The obtained horizontal and vertical features of PMSEs with high Sc are consistent with NLC structures as known from observations with lidar, airglow imagers, and ground-based NLC photography. For example, using lidars the NLC half-power full-width in height is approximately 1 km (e.g., Fiedler et al., 2009). Drifting NLC bright clouds with horizontal separations between 10 and 40 km are also typical of NLC observations (e.g., Baumgarten and Fritts, 2014, Fig. 2). A sketch of what we are observing can already be found in Fig. 2. PMSE clouds drift from the middle point between KAIRA and MAARSY to MAARSY. These clouds are of different sizes and have different separations. KAIRA is only able to observe the light brown clouds (PMSE with high Sc), while MAARSY alone (i.e., monostatic) can observed the light brown and also the blue clouds (PMSE with lower Sc). So, the empty regions observed by KAIRA are not really empty; they are filled by blue clouds that are “invisible” to KAIRA.
NLC observations with high-resolution cameras from the ground imply that even horizontal features with smaller scales should be measured by radar, less than 1 km, and even at meter scales (e.g., Baumgarten and Fritts, 2014). Such scales, less than a kilometer, are not possible in the current configuration. Recently, Sommer and Chau (2016) have been able to identify horizontal structures with sizes around 1 km using radar imaging and antenna compression techniques. We are planning to improve this resolution by using a combination of compressed sensing (Harding and Milla, 2013) and multi-input multiple output (MIMO) techniques (Urco et al., 2018).
The drifting nature of PMSE structures has been hypothesized before and sometimes characterized by simultaneous measurements at sites separated by 100–150 km (e.g., Bremer et al., 1996; Rapp et al., 2008). Our measurements are the first to show directly such drifting PMSE structures with high Sc as well as the limited-volume horizontal sizes and separations of few tens of kilometers between them.
Although our results are encouraging to further understand the temporal and spatial characteristics of PMSEs and their relation to atmospheric dynamics and chemistry responsible of such characteristics, more detailed observations are needed. In our particular case, the whole PMSE region has experienced almost the same horizontal wind with a strong component in the KAIRA–MAARSY direction. This is not necessarily always the case; sometimes strong wind shears are observed. For example using an EISCAT VHF tristatic experiment, Mann et al. (2016) observed that the upper part of PMSE moved in the opposite direction from the lower part. In that case, our observations would have shown the left–right part of the parabola for structures going towards KAIRA–MAARSY, assuming that the limited-volume structures are maintained and move primarily in the KAIRA–MAARSY direction.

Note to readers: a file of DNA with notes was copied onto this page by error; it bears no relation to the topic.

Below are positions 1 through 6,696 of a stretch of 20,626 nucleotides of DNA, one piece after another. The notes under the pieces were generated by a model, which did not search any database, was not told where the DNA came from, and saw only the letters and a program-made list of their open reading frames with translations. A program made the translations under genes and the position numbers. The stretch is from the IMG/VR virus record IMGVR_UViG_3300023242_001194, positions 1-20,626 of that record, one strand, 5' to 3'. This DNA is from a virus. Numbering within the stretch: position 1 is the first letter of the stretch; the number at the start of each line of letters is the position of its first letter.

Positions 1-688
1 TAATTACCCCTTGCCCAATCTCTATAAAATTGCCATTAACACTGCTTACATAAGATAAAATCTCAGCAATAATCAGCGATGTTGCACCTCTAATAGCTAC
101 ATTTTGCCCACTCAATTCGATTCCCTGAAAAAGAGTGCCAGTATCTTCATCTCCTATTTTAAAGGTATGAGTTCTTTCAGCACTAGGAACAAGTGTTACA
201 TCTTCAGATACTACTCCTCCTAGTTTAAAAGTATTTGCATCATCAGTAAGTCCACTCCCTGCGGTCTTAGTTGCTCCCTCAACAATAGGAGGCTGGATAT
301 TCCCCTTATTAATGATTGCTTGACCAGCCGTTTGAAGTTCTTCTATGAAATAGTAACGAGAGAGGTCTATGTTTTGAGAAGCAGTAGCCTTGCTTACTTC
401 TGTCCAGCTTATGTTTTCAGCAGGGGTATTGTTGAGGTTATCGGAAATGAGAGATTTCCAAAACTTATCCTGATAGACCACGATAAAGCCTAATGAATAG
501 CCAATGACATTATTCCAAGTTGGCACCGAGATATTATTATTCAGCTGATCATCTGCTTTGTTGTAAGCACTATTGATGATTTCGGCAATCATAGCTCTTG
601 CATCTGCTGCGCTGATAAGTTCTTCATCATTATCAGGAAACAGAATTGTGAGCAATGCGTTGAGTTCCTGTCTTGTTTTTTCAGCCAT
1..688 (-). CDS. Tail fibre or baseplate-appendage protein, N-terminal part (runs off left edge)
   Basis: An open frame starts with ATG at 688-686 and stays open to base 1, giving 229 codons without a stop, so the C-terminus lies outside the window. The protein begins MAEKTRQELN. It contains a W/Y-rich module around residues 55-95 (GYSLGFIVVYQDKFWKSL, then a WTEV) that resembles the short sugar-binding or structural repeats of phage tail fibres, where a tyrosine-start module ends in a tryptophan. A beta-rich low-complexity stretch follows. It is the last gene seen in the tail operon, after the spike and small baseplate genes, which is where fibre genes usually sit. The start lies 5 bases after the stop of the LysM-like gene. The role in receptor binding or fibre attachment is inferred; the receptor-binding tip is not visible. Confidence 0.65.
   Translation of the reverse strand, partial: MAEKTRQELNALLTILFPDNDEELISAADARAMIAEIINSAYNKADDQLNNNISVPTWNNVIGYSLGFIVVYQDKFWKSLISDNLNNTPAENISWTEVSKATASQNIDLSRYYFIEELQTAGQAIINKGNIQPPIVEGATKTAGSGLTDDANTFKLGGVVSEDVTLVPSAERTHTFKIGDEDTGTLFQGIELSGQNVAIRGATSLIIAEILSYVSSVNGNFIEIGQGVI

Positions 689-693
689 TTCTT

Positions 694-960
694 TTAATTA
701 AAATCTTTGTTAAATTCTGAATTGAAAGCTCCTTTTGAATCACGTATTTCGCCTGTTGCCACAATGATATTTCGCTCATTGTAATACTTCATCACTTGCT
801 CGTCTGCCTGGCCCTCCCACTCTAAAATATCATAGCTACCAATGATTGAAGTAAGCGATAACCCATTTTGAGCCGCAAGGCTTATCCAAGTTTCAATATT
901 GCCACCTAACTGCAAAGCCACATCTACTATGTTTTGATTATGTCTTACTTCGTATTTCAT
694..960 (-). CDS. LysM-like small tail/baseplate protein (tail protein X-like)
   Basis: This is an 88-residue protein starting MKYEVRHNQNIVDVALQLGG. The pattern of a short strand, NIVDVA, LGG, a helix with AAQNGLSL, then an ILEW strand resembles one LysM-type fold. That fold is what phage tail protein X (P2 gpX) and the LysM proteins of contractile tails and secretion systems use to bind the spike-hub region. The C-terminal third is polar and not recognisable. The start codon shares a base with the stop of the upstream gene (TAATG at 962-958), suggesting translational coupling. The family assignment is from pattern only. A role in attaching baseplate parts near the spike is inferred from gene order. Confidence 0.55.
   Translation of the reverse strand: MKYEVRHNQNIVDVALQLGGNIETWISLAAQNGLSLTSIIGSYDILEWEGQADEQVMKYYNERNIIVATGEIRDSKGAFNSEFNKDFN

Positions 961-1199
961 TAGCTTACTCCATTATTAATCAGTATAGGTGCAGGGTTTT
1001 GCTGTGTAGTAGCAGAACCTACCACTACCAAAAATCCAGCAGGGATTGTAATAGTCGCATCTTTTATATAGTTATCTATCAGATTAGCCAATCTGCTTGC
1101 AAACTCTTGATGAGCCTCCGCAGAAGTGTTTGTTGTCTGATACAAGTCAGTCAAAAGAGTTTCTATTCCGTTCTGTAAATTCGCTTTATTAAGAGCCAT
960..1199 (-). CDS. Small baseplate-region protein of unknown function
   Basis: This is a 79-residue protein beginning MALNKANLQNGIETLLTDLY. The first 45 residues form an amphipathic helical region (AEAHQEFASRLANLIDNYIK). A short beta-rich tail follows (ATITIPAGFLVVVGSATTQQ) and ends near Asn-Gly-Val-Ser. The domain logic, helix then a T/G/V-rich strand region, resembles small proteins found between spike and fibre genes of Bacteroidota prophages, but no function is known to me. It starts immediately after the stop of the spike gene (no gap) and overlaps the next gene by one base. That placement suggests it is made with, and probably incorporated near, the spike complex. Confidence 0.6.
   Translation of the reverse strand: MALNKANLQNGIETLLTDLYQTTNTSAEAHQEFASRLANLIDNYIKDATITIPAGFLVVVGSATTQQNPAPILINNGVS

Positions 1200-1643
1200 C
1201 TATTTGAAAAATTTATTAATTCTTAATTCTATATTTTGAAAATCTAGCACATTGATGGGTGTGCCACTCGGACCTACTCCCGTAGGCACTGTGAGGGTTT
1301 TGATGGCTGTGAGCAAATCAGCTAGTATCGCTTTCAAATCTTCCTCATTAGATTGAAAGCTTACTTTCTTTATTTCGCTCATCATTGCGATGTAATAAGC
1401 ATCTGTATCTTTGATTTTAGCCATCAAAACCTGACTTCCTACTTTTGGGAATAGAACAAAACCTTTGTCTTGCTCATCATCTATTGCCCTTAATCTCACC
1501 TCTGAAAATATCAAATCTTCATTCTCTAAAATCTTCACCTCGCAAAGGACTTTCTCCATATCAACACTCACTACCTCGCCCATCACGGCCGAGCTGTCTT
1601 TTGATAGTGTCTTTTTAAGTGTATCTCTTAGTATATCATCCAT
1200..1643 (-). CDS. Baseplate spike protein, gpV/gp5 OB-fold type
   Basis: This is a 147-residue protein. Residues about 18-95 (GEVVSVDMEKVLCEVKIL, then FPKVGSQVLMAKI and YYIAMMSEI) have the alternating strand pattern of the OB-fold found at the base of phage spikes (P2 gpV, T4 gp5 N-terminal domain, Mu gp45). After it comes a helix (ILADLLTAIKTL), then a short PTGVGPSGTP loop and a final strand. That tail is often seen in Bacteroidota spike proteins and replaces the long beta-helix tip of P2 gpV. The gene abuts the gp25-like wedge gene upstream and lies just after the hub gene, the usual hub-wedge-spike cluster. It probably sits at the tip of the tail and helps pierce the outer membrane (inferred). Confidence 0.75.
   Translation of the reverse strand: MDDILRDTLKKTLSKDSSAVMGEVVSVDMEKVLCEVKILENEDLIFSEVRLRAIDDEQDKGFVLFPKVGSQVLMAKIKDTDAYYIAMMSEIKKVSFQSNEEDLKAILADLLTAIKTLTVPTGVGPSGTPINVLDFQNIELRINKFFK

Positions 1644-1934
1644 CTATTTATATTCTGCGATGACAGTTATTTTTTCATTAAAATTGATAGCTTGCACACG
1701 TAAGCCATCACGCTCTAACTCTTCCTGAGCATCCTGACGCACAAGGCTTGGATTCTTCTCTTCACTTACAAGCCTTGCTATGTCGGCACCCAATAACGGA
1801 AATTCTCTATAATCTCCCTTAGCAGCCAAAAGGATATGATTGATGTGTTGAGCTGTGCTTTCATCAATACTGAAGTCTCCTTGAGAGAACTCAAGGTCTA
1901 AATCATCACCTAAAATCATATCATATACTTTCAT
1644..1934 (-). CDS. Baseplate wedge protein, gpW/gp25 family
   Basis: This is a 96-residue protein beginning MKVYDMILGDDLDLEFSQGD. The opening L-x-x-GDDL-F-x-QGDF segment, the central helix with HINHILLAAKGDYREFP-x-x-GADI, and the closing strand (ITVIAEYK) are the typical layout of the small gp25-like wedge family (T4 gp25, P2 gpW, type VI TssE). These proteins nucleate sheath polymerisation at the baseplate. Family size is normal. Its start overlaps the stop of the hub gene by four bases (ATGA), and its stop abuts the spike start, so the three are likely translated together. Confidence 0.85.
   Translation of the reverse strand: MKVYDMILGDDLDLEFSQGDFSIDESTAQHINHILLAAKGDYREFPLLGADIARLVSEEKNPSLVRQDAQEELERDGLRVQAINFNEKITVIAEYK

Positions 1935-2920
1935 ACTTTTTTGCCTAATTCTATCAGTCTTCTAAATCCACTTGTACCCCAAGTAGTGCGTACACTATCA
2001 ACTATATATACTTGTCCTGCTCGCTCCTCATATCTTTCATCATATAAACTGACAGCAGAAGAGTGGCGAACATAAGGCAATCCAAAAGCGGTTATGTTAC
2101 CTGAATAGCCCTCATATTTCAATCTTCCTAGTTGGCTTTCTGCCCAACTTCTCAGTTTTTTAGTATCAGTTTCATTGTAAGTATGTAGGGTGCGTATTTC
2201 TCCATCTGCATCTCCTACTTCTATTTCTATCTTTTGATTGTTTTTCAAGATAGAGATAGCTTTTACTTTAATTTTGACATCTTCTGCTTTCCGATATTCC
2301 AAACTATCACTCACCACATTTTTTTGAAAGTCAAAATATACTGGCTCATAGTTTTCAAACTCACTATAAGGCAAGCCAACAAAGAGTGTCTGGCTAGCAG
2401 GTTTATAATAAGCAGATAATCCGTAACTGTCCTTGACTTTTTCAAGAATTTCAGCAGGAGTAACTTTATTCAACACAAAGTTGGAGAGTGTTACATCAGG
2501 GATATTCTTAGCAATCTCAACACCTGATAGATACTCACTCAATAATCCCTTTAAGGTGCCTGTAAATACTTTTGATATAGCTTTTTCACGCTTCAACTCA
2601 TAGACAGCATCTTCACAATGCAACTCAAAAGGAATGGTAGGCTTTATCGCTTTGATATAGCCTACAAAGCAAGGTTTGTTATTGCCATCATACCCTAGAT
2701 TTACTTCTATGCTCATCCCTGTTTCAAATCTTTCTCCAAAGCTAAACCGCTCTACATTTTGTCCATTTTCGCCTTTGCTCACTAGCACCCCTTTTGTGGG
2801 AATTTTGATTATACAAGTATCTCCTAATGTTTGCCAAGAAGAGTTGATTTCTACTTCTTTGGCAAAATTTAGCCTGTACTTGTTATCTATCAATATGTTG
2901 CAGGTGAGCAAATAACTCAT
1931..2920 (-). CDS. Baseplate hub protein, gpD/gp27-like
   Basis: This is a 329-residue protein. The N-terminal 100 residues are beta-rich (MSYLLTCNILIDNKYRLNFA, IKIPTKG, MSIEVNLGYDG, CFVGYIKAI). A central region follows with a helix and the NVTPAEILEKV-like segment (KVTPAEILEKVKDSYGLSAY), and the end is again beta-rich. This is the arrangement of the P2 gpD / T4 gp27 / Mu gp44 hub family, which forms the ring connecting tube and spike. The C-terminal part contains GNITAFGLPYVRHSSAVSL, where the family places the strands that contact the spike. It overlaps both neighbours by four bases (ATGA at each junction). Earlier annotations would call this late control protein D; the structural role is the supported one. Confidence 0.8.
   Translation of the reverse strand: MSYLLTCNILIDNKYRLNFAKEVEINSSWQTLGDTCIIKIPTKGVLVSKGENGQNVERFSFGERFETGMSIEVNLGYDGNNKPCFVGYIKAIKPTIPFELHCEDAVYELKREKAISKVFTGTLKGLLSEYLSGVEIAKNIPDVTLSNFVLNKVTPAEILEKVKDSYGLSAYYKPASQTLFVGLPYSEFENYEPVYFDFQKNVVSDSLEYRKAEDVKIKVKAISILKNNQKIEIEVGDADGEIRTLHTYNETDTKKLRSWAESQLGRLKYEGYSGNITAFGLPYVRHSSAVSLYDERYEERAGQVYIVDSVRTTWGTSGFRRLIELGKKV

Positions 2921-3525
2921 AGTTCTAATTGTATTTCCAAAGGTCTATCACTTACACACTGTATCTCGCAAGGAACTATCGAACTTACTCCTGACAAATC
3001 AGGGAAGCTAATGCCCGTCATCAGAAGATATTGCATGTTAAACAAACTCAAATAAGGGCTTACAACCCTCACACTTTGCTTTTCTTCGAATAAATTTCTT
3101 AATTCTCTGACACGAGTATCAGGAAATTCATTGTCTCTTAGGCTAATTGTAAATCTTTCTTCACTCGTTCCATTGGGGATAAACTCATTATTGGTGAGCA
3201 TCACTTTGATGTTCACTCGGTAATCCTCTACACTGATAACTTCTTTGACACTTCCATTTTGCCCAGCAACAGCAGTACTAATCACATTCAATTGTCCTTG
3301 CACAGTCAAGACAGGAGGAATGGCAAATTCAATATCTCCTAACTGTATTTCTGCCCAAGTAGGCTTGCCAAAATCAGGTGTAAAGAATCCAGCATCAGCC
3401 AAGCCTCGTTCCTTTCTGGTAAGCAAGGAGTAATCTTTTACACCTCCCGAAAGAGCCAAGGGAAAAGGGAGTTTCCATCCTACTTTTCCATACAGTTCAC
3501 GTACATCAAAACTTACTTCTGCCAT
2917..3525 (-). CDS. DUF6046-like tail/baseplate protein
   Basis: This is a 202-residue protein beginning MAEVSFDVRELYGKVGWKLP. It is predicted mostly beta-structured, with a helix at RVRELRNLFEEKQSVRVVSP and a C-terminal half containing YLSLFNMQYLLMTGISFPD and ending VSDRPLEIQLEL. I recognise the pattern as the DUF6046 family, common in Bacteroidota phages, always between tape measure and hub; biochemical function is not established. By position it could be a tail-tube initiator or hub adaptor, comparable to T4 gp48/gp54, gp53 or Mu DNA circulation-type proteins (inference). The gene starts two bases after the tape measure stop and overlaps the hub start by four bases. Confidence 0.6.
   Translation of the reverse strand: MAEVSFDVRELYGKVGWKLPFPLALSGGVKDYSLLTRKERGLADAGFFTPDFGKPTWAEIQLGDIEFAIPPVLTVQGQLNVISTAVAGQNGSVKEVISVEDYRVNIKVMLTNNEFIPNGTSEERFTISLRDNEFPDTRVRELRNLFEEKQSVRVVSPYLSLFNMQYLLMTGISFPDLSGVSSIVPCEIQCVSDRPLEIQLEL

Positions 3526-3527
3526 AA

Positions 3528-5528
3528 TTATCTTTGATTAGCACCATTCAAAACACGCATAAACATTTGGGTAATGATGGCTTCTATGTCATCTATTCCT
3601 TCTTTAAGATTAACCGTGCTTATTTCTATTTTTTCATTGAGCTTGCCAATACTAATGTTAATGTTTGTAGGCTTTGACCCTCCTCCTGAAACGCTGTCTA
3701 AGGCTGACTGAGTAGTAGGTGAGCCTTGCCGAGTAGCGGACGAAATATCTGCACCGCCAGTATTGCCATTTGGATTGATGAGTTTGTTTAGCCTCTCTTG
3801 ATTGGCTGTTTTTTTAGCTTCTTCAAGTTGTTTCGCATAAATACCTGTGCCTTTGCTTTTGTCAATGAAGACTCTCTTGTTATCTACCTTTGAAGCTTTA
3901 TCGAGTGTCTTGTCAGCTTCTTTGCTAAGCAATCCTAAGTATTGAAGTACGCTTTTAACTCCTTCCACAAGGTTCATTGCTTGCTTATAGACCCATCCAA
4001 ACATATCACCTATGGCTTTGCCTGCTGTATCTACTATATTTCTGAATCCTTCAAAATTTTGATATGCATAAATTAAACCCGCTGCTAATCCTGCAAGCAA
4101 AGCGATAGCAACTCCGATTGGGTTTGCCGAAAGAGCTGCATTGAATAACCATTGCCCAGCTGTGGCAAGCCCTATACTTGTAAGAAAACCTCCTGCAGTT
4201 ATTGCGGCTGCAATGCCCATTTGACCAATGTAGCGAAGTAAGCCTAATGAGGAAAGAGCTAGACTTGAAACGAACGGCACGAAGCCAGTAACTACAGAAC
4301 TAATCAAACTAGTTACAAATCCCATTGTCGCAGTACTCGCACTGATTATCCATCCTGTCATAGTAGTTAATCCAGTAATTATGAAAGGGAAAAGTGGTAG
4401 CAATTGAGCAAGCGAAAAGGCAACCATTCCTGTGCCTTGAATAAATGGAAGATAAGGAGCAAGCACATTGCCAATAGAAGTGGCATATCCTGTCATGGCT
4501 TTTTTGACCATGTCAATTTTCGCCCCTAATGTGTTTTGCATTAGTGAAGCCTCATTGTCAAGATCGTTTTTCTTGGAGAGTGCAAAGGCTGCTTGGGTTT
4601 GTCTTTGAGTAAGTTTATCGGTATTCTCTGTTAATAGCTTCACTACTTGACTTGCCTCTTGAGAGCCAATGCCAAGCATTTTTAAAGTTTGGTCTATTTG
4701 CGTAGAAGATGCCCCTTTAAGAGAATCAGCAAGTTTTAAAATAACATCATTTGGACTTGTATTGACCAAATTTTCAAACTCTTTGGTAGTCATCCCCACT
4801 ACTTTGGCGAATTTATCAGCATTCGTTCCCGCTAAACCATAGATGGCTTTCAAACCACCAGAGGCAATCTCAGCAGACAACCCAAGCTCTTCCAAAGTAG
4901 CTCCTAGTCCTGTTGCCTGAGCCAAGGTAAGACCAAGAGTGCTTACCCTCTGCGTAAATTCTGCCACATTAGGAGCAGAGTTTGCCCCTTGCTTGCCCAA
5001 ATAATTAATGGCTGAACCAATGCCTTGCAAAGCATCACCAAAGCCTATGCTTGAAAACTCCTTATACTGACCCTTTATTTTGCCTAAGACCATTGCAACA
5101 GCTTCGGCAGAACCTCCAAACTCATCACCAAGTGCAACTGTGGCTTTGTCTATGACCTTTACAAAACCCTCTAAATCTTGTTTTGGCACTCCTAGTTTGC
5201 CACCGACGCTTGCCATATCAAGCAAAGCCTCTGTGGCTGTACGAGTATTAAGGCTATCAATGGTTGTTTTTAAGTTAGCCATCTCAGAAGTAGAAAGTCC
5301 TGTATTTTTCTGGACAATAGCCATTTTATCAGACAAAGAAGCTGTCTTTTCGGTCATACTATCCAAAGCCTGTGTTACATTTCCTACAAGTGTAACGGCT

5.2 PMSE angular and wavelength dependence
A byproduct of our observations is the possibility of studying the angular dependence of PMSE. As indicated in Fig. 3f, our bistatic configuration allows for measurements with zenith angles ranging from 0∘ (middle point) to ∼ 33∘ (over MAARSY). To follow the previous literature, here we also characterized the angular dependence as follows
Before 2014, we would not have expected to observe these echoes given the high aspect sensitivity values reported in the literature, i.e., θS = 2–3∘, particularly when so-called spaced antenna methods were employed (e.g., Zecha et al., 2001; Smirnova et al., 2012). Using a combination of vertical and oblique beams, the resulting values vary significantly, i.e., θS=5–15∘ (e.g., Czechowsky et al., 1988; Huaman and Balsley, 1998; Zecha et al., 2001). Sommer et al. (2016), using many months of MAARSY multi-beam data, have hypothesized that PMSEs are statistically due to localized isotropic scattering structures. Moreover, their hypothesis has been supported by Sommer and Chau (2016) who observed PMSE structures with sizes around 1 km, i.e., smaller than the illuminated volume. Encouraged by the latter observations, we decided to add the MAARSY PMSE observations to the originally planned MMARIA campaign with KAIRA, i.e., the results we present here.
To determine the angular dependence, first we calculate the expected angular dependence, assuming isotropic scattering. Moreover, we are assuming a narrow layer in altitude, centered at 85 km with a Gaussian width of 1 km. The expected received power is obtained after numerically integrating Eq. (3), taking into account a range sampling of 300 m and dependence in η. We have simulated two scenarios: (a) assuming ideal antenna patterns like those shown in Fig. 3 (Model 1) and (b) using a MAARSY antenna pattern with a random uniformly distributed amplitude varying from 0.2 to 1 in all 433 elements (Model 2). Model 2 simulates an extreme case of an antenna array with unmatched antenna elements. Measuring the actual power levels of the antenna side lobes is not an easy task. In both cases the range dependence has been already considered.